Comparison of the Corrosion Behavior of High Strength Aluminum Alloys after Exposure to ASTM B117 Environment
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Series/Report no.:2014 Edward F. Hayes Graduate Research Forum. 28th
In recent years, design requirements for new aircraft have required materials engineers to develop a stronger yet lighter aluminum alloy than the traditional AA7075 and AA2024 type alloys used previously. The aluminum-lithium alloy system is attractive to the aerospace industry due to the its lower density, increased elastic modulus, increased fatigue crack growth resistance, formation of strengthening phases, and increased corrosion resistance when compared to AA7075 and AA2024. Third generation aluminum-lithium alloys have proven to be a viable replacement for incumbent alloys AA7075 and AA2024 in aircraft structures. A key interest in these alloys is increased corrosion resistance and much research has been done to understand the corrosion mechanisms present in 3rd generation aluminum-lithium. Despite this, no direct comparison of the bulk corrosion behavior observed in AA7075 to that observed in a 3rd generation aluminum-lithium alloy, like AA2099, has been reported. To this end, B117 salt fog exposure tests were performed on AA7075, AA7050, AA2099, and AA2024 plate samples, in the longitudinal (L), short transverse (ST), and longitudinal transverse (LT) directions, to compare their corrosion behavior. AA2524 sheet alloy was also compared in the longitudinal direction. Three tests were performed, an interrupted test of 72 hours, 120 hours, and a longer duration 168 hours test, with analysis of the results performed by optical microscopy, optical profilometry, and scanning electron microscopy. Optical microscopy of the AA7075, AA7050, and AA2024 samples generally showed localized shallow pitting with trenching around some secondary phase particles as well as areas of localized corrosion on the ST and LT directions. In contrast, AA2099 samples featured small pits across the sample surface with no evidence of trenching due to the alloys lack of secondary particles. Localized corrosion was not observed in the AA2099 samples at all exposure conditions. Analysis of the interrupted test samples by optical profilometry reveals that for a lower limit threshold of 20.0 microns and an upper limit threshold of 1500 microns, AA7075 and AA2024 featured more pits than the longitudinal, short-transverse, and longitudinal-transverse directions of AA2099. AA7075, AA7050, AA2524, and AA2024 samples were revealed to contain a larger number of pits that were slightly larger in size in all three directions. Further examination of the microstructure and texture of both non-corroded and corroded samples via scanning electron microscopy will be presented, with careful examination of the role of secondary phases in influencing pitting potential.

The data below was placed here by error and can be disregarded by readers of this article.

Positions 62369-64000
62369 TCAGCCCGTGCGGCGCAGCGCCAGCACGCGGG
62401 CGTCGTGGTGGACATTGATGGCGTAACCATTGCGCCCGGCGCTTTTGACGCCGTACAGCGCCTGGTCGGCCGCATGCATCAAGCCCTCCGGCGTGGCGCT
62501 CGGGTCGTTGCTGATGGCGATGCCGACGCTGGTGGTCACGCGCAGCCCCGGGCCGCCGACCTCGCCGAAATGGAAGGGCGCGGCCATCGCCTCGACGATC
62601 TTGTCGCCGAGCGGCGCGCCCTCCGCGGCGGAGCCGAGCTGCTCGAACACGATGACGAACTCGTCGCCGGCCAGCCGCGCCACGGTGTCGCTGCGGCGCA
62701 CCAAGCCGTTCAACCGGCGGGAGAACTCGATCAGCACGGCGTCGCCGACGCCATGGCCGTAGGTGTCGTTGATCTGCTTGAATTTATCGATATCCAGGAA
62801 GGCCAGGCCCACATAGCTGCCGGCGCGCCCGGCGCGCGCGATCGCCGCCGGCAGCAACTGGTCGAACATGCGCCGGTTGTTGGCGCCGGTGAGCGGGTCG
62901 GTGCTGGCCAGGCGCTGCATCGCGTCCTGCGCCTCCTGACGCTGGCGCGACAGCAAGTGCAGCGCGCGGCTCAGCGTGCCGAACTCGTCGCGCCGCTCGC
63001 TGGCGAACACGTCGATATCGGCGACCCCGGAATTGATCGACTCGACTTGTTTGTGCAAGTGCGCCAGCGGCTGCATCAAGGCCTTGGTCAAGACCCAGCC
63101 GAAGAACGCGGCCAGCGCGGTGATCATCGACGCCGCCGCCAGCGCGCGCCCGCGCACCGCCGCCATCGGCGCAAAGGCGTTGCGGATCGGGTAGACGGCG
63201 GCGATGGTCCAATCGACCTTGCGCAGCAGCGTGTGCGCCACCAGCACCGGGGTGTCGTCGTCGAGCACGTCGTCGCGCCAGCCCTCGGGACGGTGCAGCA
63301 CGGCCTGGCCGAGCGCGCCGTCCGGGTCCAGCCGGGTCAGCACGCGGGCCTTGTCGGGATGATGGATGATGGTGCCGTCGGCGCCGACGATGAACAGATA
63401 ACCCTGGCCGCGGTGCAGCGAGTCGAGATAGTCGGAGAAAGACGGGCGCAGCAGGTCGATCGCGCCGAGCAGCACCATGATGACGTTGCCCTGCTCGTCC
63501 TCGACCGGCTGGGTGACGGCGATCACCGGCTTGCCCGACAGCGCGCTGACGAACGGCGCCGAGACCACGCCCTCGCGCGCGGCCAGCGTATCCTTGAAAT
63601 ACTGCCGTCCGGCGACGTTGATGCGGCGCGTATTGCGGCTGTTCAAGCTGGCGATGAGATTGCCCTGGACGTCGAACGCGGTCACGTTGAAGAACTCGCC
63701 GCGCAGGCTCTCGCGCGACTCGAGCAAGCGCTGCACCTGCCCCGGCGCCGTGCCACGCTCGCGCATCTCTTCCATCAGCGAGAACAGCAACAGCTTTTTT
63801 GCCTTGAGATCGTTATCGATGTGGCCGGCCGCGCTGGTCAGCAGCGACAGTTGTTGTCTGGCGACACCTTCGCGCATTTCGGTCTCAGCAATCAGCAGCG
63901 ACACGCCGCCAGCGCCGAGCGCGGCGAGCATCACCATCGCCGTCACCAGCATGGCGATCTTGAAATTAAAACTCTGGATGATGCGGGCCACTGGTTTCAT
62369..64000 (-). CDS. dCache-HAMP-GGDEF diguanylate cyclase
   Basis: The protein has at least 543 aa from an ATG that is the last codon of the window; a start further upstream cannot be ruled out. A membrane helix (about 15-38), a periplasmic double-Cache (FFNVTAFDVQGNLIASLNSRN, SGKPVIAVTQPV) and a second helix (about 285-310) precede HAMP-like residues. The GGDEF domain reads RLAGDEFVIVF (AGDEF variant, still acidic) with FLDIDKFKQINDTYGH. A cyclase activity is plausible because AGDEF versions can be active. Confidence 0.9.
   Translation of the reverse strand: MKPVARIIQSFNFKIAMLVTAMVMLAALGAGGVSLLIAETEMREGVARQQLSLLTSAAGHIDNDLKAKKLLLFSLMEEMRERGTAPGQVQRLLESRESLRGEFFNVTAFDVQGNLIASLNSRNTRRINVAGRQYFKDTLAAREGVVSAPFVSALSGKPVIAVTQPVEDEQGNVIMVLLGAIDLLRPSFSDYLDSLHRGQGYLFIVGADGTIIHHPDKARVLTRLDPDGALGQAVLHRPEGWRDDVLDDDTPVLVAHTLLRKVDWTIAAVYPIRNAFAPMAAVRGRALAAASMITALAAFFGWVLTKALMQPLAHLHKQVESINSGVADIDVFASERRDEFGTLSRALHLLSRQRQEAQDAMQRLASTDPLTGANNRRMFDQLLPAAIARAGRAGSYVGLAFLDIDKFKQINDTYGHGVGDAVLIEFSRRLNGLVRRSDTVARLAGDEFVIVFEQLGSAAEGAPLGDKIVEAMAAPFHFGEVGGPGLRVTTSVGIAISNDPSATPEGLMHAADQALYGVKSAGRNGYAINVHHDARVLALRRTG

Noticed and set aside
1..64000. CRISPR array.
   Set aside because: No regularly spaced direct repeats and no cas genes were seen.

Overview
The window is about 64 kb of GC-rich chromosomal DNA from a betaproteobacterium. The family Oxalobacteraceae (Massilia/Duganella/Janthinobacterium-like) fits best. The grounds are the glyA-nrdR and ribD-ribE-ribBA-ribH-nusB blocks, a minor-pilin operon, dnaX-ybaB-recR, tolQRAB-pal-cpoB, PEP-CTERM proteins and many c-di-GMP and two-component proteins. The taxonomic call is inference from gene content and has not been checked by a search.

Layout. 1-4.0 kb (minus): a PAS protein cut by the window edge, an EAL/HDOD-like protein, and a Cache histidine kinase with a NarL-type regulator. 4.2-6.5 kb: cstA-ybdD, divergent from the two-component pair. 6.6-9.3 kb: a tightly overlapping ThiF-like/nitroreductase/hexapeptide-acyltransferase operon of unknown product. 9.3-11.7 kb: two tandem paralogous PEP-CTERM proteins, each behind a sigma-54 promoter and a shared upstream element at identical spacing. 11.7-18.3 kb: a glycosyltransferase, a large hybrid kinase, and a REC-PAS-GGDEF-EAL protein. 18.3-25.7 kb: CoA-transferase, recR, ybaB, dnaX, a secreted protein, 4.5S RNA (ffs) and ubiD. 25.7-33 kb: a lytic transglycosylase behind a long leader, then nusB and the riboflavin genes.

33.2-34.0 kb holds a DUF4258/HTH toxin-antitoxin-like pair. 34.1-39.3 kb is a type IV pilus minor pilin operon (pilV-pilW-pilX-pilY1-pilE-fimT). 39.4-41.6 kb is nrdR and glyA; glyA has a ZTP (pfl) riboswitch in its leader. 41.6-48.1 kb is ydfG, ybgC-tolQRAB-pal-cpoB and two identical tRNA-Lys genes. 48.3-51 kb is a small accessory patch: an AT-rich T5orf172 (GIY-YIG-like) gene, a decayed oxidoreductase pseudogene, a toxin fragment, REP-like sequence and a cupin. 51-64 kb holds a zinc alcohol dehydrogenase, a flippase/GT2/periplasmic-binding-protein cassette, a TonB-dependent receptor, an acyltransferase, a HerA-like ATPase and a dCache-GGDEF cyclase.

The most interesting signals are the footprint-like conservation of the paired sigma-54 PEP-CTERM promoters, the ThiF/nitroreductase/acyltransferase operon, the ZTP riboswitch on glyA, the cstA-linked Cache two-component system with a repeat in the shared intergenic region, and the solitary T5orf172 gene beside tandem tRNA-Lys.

Poster Division: Engineering, Math, and Physical Sciences: 2nd Place (The Ohio State University Edward F. Hayes Graduate Research Forum)
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